Nepeta cataria, Catnip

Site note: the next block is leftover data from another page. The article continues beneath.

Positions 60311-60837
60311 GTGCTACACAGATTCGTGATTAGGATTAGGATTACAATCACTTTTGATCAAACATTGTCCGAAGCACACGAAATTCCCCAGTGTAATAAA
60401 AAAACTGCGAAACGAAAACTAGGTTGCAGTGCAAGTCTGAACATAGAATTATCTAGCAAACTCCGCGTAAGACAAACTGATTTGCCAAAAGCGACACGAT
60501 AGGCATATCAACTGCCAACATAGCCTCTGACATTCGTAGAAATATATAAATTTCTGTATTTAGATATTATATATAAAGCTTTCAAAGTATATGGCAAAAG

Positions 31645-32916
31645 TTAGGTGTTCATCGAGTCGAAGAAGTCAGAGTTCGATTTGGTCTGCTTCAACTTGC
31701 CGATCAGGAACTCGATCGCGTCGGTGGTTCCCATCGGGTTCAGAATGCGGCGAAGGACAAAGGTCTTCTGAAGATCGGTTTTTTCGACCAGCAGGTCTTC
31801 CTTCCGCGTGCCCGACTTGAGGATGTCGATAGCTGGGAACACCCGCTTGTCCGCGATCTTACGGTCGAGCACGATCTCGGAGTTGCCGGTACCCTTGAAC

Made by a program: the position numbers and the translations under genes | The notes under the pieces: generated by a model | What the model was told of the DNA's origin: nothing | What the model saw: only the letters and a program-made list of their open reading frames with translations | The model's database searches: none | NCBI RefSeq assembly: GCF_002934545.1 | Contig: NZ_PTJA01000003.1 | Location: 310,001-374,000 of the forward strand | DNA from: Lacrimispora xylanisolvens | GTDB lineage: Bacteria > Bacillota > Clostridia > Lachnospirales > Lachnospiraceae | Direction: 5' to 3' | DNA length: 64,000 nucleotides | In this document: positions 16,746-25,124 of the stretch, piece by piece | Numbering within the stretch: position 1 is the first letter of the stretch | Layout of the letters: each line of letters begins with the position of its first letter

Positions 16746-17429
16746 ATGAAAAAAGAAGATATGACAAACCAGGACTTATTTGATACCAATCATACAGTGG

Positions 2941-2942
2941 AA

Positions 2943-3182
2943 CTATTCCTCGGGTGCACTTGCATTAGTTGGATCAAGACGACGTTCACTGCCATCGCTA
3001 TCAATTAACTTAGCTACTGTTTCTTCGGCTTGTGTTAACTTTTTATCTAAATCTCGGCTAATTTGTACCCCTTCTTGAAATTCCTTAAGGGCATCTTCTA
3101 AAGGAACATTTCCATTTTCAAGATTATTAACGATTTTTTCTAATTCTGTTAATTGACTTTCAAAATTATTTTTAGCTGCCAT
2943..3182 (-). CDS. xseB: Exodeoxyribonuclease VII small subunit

Nepeta cataria, Catnip, a famous feline euphoric, with an essential oil containing nepetalactone, producing the familiar "catnip response" in felines which may chemically produce cross-reactivity with male cat pheromones associated with courtship behavior. About 14 compounds found in other plant species as well as catnip, elicit the catnip response. The catnip response is characterized by sniffing, licking, chewing, head shaking, chin and cheek rubbing, plus head-over rolling and body rubbing. It is not merely induced by chewing the leaves, rather it requires scent induction, which means the leaves must be crushed, bruised or broken to release the volatile essential oil from the oils glands. Hence the old axiom, "If you sow it, cats won't know it, if you set it, cats will get it," reflecting the fact that if you bruise the leaves while transplanting catnip, interested cats are sure to find it. Not just limited to house cats, large cats such as lions and tigers also enjoy catnip. The catnip response is linked to a specific gene, absent from about one-third of cats. Catnip tea is a traditional herbal remedy to treat colds and fevers. A member of the mint family (Labiatae or Lamiaceae) native from dry soils in temperate regions of the Mediterranean, inland Europe, West Asia and North Africa, naturalized in North America, and a particularly common roadside weed along highways in Virginia and North Carolina.

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